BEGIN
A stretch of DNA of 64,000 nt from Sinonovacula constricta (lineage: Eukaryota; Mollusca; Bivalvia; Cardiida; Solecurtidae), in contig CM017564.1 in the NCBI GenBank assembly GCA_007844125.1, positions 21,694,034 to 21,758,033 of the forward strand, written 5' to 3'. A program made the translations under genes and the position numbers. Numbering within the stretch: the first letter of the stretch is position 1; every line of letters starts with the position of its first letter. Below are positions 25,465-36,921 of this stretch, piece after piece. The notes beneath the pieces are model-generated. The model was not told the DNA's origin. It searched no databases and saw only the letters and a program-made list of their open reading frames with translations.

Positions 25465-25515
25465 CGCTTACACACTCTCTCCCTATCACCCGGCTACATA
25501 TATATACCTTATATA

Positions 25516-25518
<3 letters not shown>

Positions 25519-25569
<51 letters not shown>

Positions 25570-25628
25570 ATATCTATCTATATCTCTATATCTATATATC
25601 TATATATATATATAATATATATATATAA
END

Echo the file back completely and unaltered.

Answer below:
A stretch of DNA of 64,000 nt from Sinonovacula constricta (lineage: Eukaryota; Mollusca; Bivalvia; Cardiida; Solecurtidae), in contig CM017564.1 in the NCBI GenBank assembly GCA_007844125.1, positions 21,694,034 to 21,758,033 of the forward strand, written 5' to 3'. A program made the translations under genes and the position numbers. Numbering within the stretch: the first letter of the stretch is position 1; every line of letters starts with the position of its first letter. Below are positions 25,465-36,921 of this stretch, piece after piece. The notes beneath the pieces are model-generated. The model was not told the DNA's origin. It searched no databases and saw only the letters and a program-made list of their open reading frames with translations.

Positions 25465-25515
25465 CGCTTACACACTCTCTCCCTATCACCCGGCTACATA
25501 TATATACCTTATATA

Positions 25516-25518
<3 letters not shown>

Positions 25519-25569
<51 letters not shown>

Positions 25570-25628
25570 ATATCTATCTATATCTCTATATCTATATATC
25601 TATATATATATATAATATATATATATAA